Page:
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Old Ottawa South Community Association

Corner of Bank Street and Echo Drive, ca 1950s.

History Of The Sunnyside Library

The Sunnyside branch of the Ottawa Public Library is one of the gems of our Old Ottawa South neighbourhood. Much loved and very well used by young and old, it has been in existence almost as long as the entire Ottawa library system itself, but of course it looked very different in the beginning.

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From the Archives: Community Programs 1947-style

From the Archives: Community Programs 1947-style

September 1947 marked the start of a new season at the Ottawa South Community Center, housed at Hopewell Avenue Public School. The recreation center's theme urged residents of Ottawa South to take a chance on 'Childhood Preferred' and invest in a boy or girl in order to get a great man or a great woman.

From the Ottawa Citizen, Friday September 26, 1947:

Ottawa South Invests in ‘Childhood Preferred’

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From the Archives: Tells About Conditions in Ottawa South in 1909

Old Time Stuff, by Earl G. Wilson, was a regular feature of the Ottawa Citizen for many years. This O.T.S. article transcribed here is from the Ottawa Citizen June 16, 1939.

Tells About Conditions In Ottawa South Back in 1909

Some of the people presently residing in that thickly populated section of Ottawa South west of the Bank street, between Sunnyside and Cameron, will hardly credit the statement that thirty years ago a road ran across country from the corner of Sunnyside and Seneca to Billings Bridge. This interesting fact is divulged by Mr. William Kippen, who has resided on Seneca street, near the corner of Sunnyside since 1909.

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From the Archives: Whither "Ottawa South"

In the 1990s the burgeoning development of South Ottawa, in areas such as Hunt Club and Greenboro,  triggered a move to distinguish Ottawa South from other parts of the the city by changing the neighbourhood name to 'Old Ottawa South'.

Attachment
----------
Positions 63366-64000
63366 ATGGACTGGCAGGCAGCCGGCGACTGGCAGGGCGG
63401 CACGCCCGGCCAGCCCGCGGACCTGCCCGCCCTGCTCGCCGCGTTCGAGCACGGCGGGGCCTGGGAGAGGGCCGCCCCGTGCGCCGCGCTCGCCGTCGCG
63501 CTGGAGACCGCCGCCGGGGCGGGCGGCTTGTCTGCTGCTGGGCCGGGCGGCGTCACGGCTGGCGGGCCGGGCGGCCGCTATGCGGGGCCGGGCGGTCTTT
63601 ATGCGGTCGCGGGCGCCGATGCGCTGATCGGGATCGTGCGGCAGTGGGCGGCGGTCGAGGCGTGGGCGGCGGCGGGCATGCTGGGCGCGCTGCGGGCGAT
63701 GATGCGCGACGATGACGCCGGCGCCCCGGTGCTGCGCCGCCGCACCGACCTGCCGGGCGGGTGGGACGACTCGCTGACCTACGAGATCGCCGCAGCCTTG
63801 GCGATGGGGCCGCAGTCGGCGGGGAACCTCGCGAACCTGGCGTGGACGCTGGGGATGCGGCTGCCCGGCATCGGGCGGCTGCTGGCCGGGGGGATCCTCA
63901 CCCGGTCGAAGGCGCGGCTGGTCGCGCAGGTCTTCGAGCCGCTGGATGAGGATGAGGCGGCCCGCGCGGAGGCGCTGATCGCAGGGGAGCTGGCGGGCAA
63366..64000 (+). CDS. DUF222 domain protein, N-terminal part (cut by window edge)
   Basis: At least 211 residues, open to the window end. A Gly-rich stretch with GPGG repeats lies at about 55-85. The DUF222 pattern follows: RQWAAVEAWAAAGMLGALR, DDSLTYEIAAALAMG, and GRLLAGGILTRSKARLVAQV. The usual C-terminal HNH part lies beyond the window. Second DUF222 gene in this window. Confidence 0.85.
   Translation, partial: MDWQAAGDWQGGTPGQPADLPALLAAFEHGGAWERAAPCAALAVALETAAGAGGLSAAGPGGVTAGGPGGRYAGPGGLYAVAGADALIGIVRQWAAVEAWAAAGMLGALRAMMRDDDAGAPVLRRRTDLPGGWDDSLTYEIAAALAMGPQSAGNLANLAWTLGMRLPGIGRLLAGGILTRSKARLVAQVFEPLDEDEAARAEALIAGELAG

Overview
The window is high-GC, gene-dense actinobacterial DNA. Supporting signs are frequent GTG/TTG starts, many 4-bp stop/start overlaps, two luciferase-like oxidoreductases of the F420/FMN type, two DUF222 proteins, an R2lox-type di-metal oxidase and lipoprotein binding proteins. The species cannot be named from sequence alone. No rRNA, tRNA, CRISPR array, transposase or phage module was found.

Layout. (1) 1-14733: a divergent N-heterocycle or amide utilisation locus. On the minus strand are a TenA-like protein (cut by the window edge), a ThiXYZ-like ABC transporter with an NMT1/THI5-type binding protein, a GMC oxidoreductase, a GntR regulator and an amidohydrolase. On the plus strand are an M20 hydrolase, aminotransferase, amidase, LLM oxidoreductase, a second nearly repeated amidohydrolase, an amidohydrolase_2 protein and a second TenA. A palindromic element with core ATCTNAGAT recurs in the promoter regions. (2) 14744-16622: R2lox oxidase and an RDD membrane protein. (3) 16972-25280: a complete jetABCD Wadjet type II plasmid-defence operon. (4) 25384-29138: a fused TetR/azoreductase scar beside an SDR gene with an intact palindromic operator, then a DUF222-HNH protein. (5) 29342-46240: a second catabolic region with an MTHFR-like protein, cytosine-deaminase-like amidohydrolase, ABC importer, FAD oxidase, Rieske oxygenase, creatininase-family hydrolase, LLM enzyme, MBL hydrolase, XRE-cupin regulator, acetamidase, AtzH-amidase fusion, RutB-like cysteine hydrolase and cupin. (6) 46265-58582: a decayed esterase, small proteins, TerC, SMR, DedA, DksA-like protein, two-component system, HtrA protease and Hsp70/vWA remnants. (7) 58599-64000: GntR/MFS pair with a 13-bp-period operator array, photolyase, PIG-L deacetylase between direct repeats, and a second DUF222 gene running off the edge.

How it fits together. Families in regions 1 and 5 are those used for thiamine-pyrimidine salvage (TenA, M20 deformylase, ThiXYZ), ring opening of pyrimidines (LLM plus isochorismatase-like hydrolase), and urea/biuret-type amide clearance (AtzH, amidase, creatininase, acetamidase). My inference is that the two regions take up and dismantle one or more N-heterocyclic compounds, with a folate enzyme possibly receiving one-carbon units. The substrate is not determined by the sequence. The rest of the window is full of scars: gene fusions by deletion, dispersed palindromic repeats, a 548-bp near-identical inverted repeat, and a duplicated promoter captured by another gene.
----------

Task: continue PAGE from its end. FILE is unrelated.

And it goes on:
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Echo Bank House

View of driveway leading to house entrance (Kathy Krywicki, 2008)

View of driveway leading to house entrance (Kathy Krywicki, 2008)

700 Echo Drive
c. 1865
Residential

View additional images of building.

This 2 1/2 storey stone house represents a transition from stolid Georgian symmetry to a more Romantic sensibility in the Ottawa area. It was built for Colonel George Hay, a prominent hardware merchant and president of the Bank of Ottawa. Tradition has it that, while serving as one of the city’s first aldermen, Hay suggested that Bytown be renamed Ottawa. Further, it was in this very house that Hay is said to have designed the city’s first coat of arms.

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Reflecting on Old Ottawa South’s Built Environment, Past and Present

Reflecting on Old Ottawa South’s Built Environment, Past and Present
Mohammad al-Asad
September 2008

Abstract:
This essay provides both documentary information as well as reflections on the architectural and urban characteristics of Old Ottawa South. It addresses the neighborhood’s past evolution, present characteristics, as well as possible future trends. It discusses possible scenarios that allow for increased densification in Old Ottawa South while preserving, and even enhancing, the urban and architectural qualities that contribute to making the neighborhood a positive example of urban living.

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